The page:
She contends: “The amount of hours it takes to secure a cover of Rolling Stone or lock a performance on The Grammys is something that an artist wouldn’t be able to do.”
One of Boyd’s successes was the implementation of a Grammy campaign for Amy Winehouse at the 50th Grammy Awards in 2008, where she was nominated six times, and had five wins.
Not only does hiring a publicist take the pressure off an artist, so they can solely focus on making music, it also shows they believe in their product. Likewise, having a publicist on board, who is willing to pitch the music to their contacts, indicates there must be something distinctive about the music. And lastly, recruiting a publicist as part of your team indicates professionalism as it conveys that the artist is interested in the business side.
One of the most important things a publicist can execute on behalf of an artist is to build a positive and recognisable brand image.
Boyd claims: “The artists that truly understood the marketing aspects of ‘their brand’ were always the easiest to work with.
“Erykah Badu was always protective of the ‘Badu’ brand of being known for having a very high head wrap. She understood how this had become something that made her recognisable to consumers. During the marketing life of her debut album she would never go out to public appearances or performances without wearing a wrap.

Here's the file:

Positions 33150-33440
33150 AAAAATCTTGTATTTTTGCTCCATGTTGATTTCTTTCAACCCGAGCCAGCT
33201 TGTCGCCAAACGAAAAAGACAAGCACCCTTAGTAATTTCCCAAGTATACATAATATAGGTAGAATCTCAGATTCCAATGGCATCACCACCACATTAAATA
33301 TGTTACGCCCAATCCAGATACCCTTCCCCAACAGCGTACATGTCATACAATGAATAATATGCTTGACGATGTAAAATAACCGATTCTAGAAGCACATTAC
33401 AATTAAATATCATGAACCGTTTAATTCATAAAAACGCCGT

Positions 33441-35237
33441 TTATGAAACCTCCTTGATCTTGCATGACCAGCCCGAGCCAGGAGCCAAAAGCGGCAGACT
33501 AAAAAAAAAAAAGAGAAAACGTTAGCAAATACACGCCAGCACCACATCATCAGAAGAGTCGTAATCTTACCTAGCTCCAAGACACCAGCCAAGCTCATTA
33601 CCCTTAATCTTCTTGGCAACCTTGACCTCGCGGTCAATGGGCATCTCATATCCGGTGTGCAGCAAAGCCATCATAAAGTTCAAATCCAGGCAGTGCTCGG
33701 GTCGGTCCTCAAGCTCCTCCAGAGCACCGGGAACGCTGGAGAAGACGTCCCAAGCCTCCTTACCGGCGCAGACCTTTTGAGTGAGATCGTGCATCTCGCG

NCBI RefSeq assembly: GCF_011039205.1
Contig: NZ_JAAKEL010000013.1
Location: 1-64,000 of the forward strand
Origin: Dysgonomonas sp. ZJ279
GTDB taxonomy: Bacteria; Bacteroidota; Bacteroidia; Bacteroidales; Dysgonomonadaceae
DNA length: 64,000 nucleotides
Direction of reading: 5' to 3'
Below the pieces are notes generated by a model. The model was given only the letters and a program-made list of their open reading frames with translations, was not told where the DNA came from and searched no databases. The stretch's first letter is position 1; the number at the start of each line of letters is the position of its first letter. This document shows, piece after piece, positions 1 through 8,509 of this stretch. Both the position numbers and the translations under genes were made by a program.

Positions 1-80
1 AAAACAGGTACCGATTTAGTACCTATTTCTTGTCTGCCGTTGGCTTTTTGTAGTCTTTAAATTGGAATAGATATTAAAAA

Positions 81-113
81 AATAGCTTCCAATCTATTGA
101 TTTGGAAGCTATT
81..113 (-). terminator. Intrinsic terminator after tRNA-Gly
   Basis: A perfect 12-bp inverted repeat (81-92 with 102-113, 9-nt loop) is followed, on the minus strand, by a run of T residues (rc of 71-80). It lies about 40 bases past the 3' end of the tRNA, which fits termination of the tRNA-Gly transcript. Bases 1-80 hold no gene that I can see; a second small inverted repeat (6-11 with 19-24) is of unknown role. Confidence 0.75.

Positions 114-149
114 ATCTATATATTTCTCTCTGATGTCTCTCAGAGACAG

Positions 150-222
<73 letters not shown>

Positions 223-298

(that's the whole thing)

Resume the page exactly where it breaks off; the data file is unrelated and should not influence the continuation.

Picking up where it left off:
“With the release of her second album, Mama’s Gun, she began to incorporate wearing not only wraps, but hats and afro wigs.”
Being a ‘recognisable’ artist not only helps with press coverage, but also helps fans to remember the ‘brand’. A publicist can therefore help a band or artist reach their target fans and increase engagement.
A publicist’s speciality is also their potent way with words; they can create momentum and hype.
With a mass of record releases each week, it is easy for an artist’s release to become lost within the cloud of sound. One of the talents of a publicist is the ability to create a unique story for an artist’s release.
“Notorious B.I.G wouldn’t have been able to convince mainstream media that his debut album, Ready To Die, deserved their coverage because of his creativity – musically and lyrically – in telling the story of a gangster”, Boyd maintains.